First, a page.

JP Morgan fined by FSA (UK)
JP Morgan has been fined £33m by the Financial Services Authority – the largest-ever fine imposed by the regulator – for basic compliance failures which meant the bank had not protected client money by segregating it from its own funds over a seven-year period.
The fine relates to up to $23bn (£15.6m) of client money held by JP Morgan's futures and options desk. "Had the firm become insolvent at any time during this period, this client money would have been at risk of loss," the FSA said.
JP Morgan fined £33m by Financial Services Authority
NEW YORK, May 4 (Reuters) - Goldman Sachs Group Inc (GS.N) shares held their own on one of Wall Street's worst days in months after a report that it would soon enter talks to settle fraud charges brought by the U.S. Securities and Exchange Commission.
Goldman officials declined to comment on a report by Fox Business Network's Charlie Gasparino that Wall Street's dominant firm was not interested in battling with regulators. The report cited sources that included an unidentified senior executive at the firm.
With investors betting that Goldman will settle with the SEC, shares ended down 5 cents at $149.45. The Dow dropped 2.02 percent.
"They are hoping they will put it behind them," said Matt McCormick, portfolio manager at Bahl and Gaynor. "They will have an actionable event. The costs will be defined. The risks will be quantified, and then they can go back to making money."
Goldman Sachs has been fined over allegations that it broke the short selling rules introduced to protect financial firms at the height of the market panic in 2008.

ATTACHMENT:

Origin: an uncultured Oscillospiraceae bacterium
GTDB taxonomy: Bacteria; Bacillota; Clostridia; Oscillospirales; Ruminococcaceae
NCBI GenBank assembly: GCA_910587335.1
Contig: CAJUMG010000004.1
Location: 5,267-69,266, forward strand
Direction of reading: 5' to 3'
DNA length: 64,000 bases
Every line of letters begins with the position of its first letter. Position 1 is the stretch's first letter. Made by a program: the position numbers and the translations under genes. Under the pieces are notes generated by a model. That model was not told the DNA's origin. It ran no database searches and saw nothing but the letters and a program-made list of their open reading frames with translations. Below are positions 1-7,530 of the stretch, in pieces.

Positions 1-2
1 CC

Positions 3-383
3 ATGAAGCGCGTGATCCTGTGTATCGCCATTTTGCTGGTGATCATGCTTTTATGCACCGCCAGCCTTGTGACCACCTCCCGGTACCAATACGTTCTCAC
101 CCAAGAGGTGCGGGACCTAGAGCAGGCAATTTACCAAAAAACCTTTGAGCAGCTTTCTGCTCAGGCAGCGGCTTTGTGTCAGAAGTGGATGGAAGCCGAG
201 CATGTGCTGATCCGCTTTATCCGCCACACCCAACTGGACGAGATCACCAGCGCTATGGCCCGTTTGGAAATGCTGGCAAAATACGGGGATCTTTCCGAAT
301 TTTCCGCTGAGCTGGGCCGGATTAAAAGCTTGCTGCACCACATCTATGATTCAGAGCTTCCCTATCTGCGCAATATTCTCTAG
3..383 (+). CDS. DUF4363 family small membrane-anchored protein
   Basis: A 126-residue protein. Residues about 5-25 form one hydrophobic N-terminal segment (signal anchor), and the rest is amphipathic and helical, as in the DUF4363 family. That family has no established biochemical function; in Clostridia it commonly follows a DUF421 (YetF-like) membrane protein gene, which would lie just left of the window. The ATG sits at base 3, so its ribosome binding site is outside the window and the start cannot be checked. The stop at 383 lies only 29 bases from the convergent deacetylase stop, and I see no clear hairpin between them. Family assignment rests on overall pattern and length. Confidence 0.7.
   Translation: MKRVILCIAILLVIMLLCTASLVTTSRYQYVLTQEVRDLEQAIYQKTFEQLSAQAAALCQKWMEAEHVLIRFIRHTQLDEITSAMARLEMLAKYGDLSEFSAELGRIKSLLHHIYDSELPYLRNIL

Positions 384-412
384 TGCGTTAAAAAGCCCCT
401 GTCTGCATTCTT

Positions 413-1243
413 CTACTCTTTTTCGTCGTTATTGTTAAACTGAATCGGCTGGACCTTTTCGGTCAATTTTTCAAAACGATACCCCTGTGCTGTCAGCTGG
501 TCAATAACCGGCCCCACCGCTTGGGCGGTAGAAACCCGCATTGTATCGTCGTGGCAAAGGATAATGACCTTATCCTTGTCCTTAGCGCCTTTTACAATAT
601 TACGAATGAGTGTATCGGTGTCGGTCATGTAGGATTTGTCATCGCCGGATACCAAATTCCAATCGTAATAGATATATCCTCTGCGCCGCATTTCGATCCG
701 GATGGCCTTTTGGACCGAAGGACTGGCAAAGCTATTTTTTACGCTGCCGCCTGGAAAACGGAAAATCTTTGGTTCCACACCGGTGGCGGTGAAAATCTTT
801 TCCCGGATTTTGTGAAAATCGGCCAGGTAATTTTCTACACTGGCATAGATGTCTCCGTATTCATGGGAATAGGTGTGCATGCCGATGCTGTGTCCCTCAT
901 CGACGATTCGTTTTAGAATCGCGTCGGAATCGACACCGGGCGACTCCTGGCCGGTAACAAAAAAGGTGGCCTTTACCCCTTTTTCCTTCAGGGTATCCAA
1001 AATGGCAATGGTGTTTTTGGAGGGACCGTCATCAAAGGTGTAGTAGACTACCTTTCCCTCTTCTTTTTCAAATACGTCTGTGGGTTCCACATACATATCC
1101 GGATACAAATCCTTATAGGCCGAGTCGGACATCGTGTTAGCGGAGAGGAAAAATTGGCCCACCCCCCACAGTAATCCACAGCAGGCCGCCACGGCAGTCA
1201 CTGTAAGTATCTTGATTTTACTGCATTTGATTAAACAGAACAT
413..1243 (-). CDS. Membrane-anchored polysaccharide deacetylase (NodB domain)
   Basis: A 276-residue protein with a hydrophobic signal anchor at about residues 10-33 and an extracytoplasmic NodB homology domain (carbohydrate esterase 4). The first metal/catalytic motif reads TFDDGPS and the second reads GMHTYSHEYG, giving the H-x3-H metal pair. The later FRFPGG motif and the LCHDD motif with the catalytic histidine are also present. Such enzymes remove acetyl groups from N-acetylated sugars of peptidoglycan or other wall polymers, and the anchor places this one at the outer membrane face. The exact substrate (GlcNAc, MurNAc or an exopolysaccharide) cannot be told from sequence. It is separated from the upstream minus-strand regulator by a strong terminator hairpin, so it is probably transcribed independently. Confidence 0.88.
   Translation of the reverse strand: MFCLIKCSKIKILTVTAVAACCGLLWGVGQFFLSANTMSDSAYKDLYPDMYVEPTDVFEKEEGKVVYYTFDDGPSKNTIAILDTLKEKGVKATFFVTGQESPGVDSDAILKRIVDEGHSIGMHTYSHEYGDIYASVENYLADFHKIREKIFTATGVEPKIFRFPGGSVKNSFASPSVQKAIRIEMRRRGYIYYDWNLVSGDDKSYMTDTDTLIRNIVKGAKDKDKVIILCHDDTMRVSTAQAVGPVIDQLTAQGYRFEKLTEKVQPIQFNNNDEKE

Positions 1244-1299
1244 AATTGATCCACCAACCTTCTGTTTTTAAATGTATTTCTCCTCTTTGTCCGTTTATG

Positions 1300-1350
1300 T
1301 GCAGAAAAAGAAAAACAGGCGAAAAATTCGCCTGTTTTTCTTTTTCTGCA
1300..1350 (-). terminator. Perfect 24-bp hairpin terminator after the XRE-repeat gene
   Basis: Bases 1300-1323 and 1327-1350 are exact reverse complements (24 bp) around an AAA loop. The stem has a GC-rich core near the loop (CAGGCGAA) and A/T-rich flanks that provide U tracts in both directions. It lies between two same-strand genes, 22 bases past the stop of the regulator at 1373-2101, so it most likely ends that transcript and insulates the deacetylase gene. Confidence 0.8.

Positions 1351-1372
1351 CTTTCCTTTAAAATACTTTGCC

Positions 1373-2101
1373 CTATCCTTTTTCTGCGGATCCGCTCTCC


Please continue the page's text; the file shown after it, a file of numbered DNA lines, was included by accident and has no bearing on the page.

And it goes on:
The bank agreed to pay $450,000 without admitting wrongdoing, after the New York Stock Exchange and the Securities & Exchange Commission said its traders broke short selling rules on 385 separate occasions.
The SEC imposed rules to prevent so-called "naked" short selling. A short sale is when a trader borrows stock to sell, in the expectation that they can pick it up cheaper later in time to return it, thus pocketing a profit. A naked short sale is when the seller doesn't even bother to borrow the stock, and regulators worried in 2008 that this was contributing to the downward pressure on financial company share prices, as well as causing dangerous administrative problems.
Goldman's trade execution and clearing business made failures of supervision and compliance with the rules between September 2008 and January the following year, the regulators allege.
The case comes on top of Goldman's escalating legal difficulties related to its mortgage derivatives business, where it faces an accumulating number of lawsuits from shareholders angry at the bank's activities in the run-up to the credit crisis and claiming they were kept in the dark about a fraud investigation.